General Administrative Assistant: Duties, Requirements and Outlook
General administrative assistants require little formal education. Learn about the education, job duties and requirements to see if this is the right career for you.
Administrative assistants provide support for all types of organizations and businesses and their staff members. Their duties can include general clerical tasks, such as drafting documents and answering telephones, as well as administrative jobs, including scheduling and project management. They generally serve a 40-hour workweek, although some work in a temporary or part-time capacity. There are no specific education requirements, but a 1- or 2-year administrative assistant program at a vocational school or community college provides solid training to begin this career.
|Required Education||No specific requirements, but many administrative assistants complete 1- or 2-year programs|
|Projected Job Growth (2012-2022)||13% (for secretaries and administrative assistants, except legal, medical and executive secretaries)|
|Median Salary (2013)*||$32,840 (for secretaries and administrative assistants, except legal, medical and executive secretaries)|
Source: * U.S. Bureau of Labor Statistics (BLS)
Duties of General Administrative Assistants
General administrative assistants are responsible for managing projects, opening and distributing mail, organizing files and conducting general research. They may also be in charge of ordering office supplies and communicating with vendors. Other tasks include the following:
- Drafting documents and correspondence
- Preparing reports
- Providing telephone support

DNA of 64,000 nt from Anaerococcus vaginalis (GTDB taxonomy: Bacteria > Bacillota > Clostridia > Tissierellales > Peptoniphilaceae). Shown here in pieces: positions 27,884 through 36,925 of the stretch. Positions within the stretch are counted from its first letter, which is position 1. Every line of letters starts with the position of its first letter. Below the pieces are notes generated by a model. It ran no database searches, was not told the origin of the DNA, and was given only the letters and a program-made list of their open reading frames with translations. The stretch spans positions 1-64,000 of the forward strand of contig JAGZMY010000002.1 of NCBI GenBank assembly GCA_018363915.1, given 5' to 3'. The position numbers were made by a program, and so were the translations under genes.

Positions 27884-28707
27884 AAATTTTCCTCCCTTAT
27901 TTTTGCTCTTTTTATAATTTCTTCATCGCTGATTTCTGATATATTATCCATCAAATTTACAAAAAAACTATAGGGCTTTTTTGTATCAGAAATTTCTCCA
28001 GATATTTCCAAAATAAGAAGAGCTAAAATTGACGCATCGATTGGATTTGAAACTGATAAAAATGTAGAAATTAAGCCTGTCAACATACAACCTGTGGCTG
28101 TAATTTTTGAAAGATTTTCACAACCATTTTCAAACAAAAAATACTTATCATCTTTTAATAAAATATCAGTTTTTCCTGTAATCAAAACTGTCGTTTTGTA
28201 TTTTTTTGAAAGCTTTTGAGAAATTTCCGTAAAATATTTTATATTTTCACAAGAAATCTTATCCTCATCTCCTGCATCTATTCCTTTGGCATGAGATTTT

General administrative assistants must possess excellent typing skills, strong oral and written skills and the ability to communicate well with others. They must be able to work independently or on a team with other administrative professionals.
Knowledge of computers, databases, software and word processing programs is necessary. Assistants must also be able to operate general office equipment, such as a copy machine, fax machine, multi-line telephone system and scanner.
Though no formal college degree is required, completing a 1- or 2-year administrative assistant program provides the skills necessary to enter this career. Business schools, community colleges, technical schools and universities offer courses, certificates and associate degrees in this area.
The U.S. Bureau of Labor Statistics (BLS) predicted a 13% increase in employment for secretaries and administrative assistants, except legal, medical and executive secretaries, between 2012 and 2022. New jobs were expected to be created as those currently holding positions transfer to new ones or retire (www.bls.gov).
Some administrative assistants choose to become self-employed, offering freelance virtual services. They communicate with their clients via e-mail, fax, telephone and the Internet. They perform many of the same duties as on-site administrative assistants, but from their home offices, using their own office equipment.
General administrative assistants may advance their careers by obtaining specialized certifications through various organizations, such as the International Virtual Assistants Association (IVAA) or the International Association of Administrative Professionals. Others advance through in-house promotion to positions such as executive assistant, senior secretary or office manager.
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